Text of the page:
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# Introduction

Consider the simplest kind of electromagnetic wave, i.e. a plane monochromatic wave of frequency propagating along the +Z axis of a cartesian co-ordinate system. Since electro-magnetic waves are transverse, the electric field E must lie in the X-Y plane. Further since the wave is mono-chromatic one can write
 (15.1.1)

i.e. the X and Y components of the electric field differ in phase by a factor which does not depend on time. It can be shown15.1 that the implication of this is that over the course of one period of oscillation, the tip of the electric field vector in general traces out an ellipse. There are two special cases of interest. The first is when . In this case the tip of the electric field vector traces out a line segment, and the wave is said to be linearly polarized. The other special case is when and . In this case the electric field vector traces out a circle in the X-Y plane, and depending on the sense15.2 in which this circle is traversed the wave is called either left circular polarized or right circular polarized.

As you have already seen in chapter 1, signals in radio astronomy are not monochromatic waves, but are better described as quasi-monochromatic plane waves15.3. Further, the quantity that is typically measured in radio astronomy is not related to the field (i.e. a voltage), but rather a quantity that has units of voltage squared, i.e. related to some correlation function of the field (see chapter 4). For these reasons, it is usual to characterize the polarization properties of the incoming radio signals using quantities called Stokes parameters. Recall that for a quasi monochromatic wave, the electric field E could be considered to be the real part of a complex analytical signal . If the X and Y components of this complex analytical signal are , and , respectively, then the four Stokes parameters are defined as:

 (15.1.2)

where the angle brackets indicate taking the average value15.4. The Stokes parameters as defined in equation (15.1.2) clearly depend on the orientation of the co-ordinate system. In radio astronomy it is conventional (see chapter 10) to take the +X axis to point north and the +Y axis to point east. It is important to realize that the Stokes parameters are descriptors of the intrinsic polarization state of the electro-magnetic wave, i.e. the Stokes vector is a true vector. The equations (15.1.2) simply give its components in a particular co-ordinate system, the linear polarization co-ordinate system15.5. One would instead work in a circularly polarized reference frame, i.e. where the electric field is decomposed into two circularly polarized components, , and . The relation between these components and the Stokes parameters are:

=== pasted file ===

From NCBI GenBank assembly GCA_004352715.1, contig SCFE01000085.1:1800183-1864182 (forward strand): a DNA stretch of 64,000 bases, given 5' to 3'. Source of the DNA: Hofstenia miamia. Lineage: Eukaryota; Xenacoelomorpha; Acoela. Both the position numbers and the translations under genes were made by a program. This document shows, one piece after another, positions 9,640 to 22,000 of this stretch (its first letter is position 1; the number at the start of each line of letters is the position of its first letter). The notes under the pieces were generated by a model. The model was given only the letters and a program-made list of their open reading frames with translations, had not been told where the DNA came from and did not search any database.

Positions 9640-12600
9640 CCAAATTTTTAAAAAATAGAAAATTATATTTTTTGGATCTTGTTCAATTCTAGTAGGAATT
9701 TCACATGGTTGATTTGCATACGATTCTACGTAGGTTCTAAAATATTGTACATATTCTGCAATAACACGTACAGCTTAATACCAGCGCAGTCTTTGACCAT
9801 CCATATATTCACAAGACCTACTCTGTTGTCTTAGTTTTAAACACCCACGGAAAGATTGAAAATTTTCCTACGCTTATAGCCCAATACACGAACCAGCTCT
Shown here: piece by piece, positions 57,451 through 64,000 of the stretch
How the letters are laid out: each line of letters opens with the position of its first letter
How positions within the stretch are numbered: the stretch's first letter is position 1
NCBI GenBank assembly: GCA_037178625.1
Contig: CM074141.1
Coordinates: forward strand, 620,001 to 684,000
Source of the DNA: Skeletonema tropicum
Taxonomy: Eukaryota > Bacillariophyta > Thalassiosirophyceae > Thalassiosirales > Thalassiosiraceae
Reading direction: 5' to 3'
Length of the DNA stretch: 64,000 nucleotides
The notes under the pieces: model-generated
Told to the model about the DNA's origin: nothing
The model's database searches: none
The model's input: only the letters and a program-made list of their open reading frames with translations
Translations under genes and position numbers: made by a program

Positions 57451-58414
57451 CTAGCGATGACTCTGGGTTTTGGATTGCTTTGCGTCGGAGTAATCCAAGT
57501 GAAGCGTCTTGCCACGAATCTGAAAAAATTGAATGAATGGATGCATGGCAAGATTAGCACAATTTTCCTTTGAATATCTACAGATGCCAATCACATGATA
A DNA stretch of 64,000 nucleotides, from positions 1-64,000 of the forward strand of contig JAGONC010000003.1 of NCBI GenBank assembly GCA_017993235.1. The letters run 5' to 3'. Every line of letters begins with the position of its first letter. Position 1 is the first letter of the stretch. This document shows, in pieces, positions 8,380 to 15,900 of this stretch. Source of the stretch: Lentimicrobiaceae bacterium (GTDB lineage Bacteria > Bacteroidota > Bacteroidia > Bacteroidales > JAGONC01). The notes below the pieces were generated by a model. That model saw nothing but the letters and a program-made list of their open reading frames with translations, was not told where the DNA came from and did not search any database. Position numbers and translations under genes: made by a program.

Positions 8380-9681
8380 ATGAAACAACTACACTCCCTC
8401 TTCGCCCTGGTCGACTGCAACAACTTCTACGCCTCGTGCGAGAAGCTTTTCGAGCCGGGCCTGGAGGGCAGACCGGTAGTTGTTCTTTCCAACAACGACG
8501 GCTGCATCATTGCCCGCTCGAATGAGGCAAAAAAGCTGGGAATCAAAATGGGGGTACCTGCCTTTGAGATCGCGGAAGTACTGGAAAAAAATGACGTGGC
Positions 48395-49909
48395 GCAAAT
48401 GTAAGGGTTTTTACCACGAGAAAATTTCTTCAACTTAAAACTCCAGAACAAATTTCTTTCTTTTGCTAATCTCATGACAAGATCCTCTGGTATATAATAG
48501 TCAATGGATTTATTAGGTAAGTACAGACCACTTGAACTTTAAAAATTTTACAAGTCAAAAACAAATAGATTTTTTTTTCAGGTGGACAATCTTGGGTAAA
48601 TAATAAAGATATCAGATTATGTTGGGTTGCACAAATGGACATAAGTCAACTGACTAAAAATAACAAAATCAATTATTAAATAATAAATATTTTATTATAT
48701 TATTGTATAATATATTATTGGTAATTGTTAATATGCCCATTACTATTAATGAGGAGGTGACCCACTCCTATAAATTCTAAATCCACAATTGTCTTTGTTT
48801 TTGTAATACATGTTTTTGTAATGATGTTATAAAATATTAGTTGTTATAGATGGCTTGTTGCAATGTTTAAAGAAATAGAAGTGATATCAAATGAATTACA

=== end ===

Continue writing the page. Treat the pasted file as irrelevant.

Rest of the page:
(15.1.3)

Interestingly, equations (15.1.3) are formally identical to equations (15.1.2) apart from the following transformations viz. , , , where the superscript indicates linear polarized co-ordinates and circular polarized co-ordinates. Although these two co-ordinate systems are the ones most frequently used, the Stokes vector could in principle be written in any co-ordinate system based on two linearly independent (but not necessarily orthogonal) polarization states. In fact, as we shall see, such non orthogonal co-ordinate systems will arise naturally when trying to describe measurements made with non ideal radio telescopes.

The degree of polarization of the wave is defined as

 (15.1.4)

From equation (15.1.2) we have
 (15.1.5)

and hence from the Schwarz inequality it follows that and that iff , where is some complex constant. For a mono-chromatic plane wave (equation (15.1.1)) therefore, or equivalently , i.e. there are only three independent Stokes parameters. For a general quasi mono-chromatic wave, , and the wave is said to be partially polarized.

It is also instructive to examine the Stokes parameters separately for the special case of a monochromatic plane wave. We have (see equations (15.1.1) and (15.1.2)):

i.e. for a linearly polarized wave () we have V = 0, and for a circularly polarized wave ( ) we have . So and measure linear polarization, and measures circular polarization. This intepretation continues to be true in the case of partially polarized waves.

#### Footnotes

... shown15.1
See for example, Born & Wolf `Principles of Optics', Sixth Edition, Section 1.4.2
... sense15.2
Note that there is an additional ambiguity here, i.e. are you looking along the direction of propagation of the wave, or against it? To keep things interesting neither convention is universally accepted, although in principle one should follow the convention adopted by the IAU (Transactions of the IAU Vol. 15B, (1973), 166.)
... waves15.3
Recall that as all astrophysically interesting sources are distant, the plane wave approximation is a good one
... value15.4
Strictly speaking this is the ensemble average. However, as always, we will assume that the signals are ergodic, i.e. the ensemble average can be replaced with the time average.
... system15.5
These polaraization co-ordinate systems are of course in some abstract polarization space and not real space

Next: Polarization in Radio Astronomy Up: Polarimetry Previous: Polarimetry   Contents
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